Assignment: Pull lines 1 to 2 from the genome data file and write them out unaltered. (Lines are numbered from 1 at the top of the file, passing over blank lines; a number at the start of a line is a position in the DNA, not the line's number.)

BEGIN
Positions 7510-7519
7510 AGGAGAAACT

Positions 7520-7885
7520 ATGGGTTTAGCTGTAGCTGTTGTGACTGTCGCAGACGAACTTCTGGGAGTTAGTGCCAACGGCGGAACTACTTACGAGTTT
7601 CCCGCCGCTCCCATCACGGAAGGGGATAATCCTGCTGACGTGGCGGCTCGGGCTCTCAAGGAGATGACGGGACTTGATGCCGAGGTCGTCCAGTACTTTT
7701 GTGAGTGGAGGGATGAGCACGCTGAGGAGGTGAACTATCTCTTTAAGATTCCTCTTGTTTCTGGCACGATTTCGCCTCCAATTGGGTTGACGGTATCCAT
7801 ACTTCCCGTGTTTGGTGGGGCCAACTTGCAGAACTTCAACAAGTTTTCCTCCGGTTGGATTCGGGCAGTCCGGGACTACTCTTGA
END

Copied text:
Positions 7510-7519
7510 AGGAGAAACT